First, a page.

Under all the circumstances, and pursuant to the analysis set out in Outler, Williams has failed to prove that the recharacterization he challenges actually deterred him from asserting additional claims before his statute of limitations expired. Accordingly, all of Williams's arguments in favor of equitable tolling have been rejected, and Williams has failed to prove his entitlement to equitable tolling. Thus, Williams's suit is barred by the statute of limitations and was properly dismissed by the district court.
For the foregoing reasons, the judgment of the district court is
Thus, we assumearguendo, but expressly do not decide, that Williams's August 1996 motion to correct illegal sentence pursuant to Fed.R.Crim.P. 35 and 18 U.S.C. § 3742, which Williams alleges was recharacterized as a § 2255 motion, does not count as a first habeas corpus petition triggering the restrictions on successive filings.
Although Williams does not argue thatCastro constituted a new right which triggered a new limitations starting date under § 2255 ¶ 6(3), we also rejected that argument in Outler. 485 F.3d at 1280.
Williams correctly does not suggest that the filing of the August 1996 motion tolls the limitations periodCf. Barnes v. United States, 437 F.3d 1074, 1079 (11th Cir.2006) (holding that a Rule 33 motion does not toll the one-year limitations period).
Williams does not argue in this case that the mere change of law effected byCastro satisfies the extraordinary circumstances requirement for equitable tolling. Even if that argument had been made, it would be foreclosed by Outler.
InOutler, we also noted that the law does not require a court, sua sponte, to remind a pro se litigant that he has only one year to file his claims challenging his conviction. Although Castro requires a warning about the successive restrictions before a court recharacterizes a motion as a § 2255 motion, there is no sua sponte duty to warn about the statute of limitations, of which all litigants, including pro se litigants, are deemed to know. 485 F.3d at 1283 n. 4.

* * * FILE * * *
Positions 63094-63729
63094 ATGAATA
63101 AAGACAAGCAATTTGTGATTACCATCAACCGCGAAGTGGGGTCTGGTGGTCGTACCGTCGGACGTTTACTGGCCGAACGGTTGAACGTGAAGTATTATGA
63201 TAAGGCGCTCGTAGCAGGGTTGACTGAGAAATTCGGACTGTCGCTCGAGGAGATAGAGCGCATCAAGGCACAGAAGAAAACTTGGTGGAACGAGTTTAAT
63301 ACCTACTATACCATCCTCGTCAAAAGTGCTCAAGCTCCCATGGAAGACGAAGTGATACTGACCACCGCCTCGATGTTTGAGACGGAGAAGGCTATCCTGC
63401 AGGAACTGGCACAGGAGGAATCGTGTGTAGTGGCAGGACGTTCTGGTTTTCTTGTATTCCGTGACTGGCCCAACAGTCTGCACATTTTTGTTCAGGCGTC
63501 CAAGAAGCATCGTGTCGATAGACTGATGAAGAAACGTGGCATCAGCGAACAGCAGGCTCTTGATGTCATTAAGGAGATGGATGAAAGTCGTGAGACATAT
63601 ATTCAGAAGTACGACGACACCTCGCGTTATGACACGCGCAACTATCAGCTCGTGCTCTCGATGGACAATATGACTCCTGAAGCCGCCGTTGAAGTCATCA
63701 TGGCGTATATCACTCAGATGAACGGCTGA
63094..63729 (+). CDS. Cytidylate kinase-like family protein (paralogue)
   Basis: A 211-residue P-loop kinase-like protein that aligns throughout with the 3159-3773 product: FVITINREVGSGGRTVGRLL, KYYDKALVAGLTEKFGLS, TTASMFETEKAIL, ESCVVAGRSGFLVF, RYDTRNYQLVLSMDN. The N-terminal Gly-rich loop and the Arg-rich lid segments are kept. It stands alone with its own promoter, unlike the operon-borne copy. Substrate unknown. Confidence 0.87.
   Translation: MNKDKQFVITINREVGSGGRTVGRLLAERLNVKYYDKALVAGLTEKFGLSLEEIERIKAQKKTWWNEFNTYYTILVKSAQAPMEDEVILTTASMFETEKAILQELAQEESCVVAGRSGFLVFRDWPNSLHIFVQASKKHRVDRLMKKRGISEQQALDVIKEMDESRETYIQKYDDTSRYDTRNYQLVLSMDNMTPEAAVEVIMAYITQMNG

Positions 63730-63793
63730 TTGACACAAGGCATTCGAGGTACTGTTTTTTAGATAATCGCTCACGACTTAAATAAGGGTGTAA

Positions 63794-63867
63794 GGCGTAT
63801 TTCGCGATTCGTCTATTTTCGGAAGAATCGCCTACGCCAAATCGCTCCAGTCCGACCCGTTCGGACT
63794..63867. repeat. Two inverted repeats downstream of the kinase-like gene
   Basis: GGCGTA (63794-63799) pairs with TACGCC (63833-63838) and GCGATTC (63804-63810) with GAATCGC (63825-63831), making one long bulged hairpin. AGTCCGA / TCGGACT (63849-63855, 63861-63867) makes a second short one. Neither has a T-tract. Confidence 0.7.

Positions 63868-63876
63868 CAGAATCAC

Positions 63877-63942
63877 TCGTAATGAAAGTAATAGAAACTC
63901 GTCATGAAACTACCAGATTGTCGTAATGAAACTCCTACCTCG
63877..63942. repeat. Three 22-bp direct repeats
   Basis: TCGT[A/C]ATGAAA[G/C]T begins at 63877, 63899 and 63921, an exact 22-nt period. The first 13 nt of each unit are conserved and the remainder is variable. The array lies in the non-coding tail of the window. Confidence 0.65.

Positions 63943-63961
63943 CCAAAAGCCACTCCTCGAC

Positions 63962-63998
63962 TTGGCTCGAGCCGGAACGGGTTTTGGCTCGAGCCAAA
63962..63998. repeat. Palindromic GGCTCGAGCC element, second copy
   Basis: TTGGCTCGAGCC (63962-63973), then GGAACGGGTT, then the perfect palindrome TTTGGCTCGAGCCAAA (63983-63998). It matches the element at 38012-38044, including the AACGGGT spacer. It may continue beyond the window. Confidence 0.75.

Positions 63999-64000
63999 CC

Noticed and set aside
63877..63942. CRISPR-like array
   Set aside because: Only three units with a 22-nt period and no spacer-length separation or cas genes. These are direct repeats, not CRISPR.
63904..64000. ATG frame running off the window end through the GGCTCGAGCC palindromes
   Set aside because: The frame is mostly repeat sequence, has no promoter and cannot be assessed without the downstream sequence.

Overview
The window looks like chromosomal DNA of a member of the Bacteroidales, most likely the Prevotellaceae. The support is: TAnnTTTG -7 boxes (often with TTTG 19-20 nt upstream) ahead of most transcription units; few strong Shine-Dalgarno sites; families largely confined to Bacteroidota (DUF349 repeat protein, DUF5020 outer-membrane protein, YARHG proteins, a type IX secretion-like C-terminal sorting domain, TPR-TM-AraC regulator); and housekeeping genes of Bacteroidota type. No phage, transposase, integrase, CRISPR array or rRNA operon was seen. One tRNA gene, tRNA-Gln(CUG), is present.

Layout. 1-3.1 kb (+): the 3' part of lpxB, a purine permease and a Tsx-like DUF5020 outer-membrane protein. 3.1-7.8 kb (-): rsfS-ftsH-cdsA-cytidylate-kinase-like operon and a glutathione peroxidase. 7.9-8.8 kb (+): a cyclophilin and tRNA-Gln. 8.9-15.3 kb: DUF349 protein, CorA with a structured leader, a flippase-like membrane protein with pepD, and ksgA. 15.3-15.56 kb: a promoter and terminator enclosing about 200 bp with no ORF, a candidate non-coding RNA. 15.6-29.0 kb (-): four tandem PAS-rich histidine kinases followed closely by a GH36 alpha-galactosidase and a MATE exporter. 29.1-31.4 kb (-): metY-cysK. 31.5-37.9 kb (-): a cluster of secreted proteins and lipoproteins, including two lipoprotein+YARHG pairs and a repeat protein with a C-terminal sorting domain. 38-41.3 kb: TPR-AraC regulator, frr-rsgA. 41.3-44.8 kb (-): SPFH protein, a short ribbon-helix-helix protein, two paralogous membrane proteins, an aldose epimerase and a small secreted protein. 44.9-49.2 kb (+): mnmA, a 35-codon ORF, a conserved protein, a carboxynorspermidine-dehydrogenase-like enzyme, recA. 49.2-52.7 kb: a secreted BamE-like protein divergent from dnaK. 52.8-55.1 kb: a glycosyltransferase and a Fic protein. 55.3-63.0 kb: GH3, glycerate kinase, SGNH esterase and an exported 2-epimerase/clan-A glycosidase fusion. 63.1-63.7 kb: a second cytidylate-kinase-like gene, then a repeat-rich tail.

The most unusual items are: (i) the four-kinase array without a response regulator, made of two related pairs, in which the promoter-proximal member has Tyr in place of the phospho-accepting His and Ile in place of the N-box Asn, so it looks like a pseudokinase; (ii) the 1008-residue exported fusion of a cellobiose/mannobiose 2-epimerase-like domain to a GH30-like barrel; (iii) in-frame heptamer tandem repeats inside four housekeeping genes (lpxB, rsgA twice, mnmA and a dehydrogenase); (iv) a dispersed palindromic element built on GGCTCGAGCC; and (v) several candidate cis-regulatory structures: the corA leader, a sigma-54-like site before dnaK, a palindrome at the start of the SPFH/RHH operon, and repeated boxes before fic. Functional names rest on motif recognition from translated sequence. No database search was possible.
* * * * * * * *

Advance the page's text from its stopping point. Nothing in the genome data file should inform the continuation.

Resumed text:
Williams did file an untimely notice of appeal in August 1997, purporting to appeal the district court's October 1996 order denying his August 1996 motion pursuant to Rule 35 and § 3742. However, that notice of appeal was obviously untimely to appeal the district court's October 1996 order. Moreover, as discussed below, this August 1997 notice of appeal — his first challenge to the recharacterization of his August 1996 motion — came well after his statute of limitations had expired on April 23, 1997
In November 1996, Williams had filed a request for disclosure of this form. This request added no facts relevant to this appeal
InOutler, we expressed some doubt as to whether a mere expression of a desire to assert unidentified claims, even if expressed prior to the expiration of the limitations period, would toll the time bar. 485 F.3d at 1283 n. 5. We declined to decide that issue in Outler, and similarly there is no need to decide the issue in this case. Assuming that Williams's August 1997 notice of appeal — challenging the docket sheet's recharacterization and noting the restrictions on successive motions — is an implicit expression of a desire to assert additional claims, that expression came after the statute of limitations had expired and clearly cannot toll the running of the statute.
Briefly summarized, Williams's fillings include: a § 2255 motion filed in May 2001 that raised a newApprendi issue; a petition for leave to file a first § 2255 motion in September 2003; and the instant § 2255 petition in January 2006 that raised four ineffective assistance of counsel claims and a due process violation.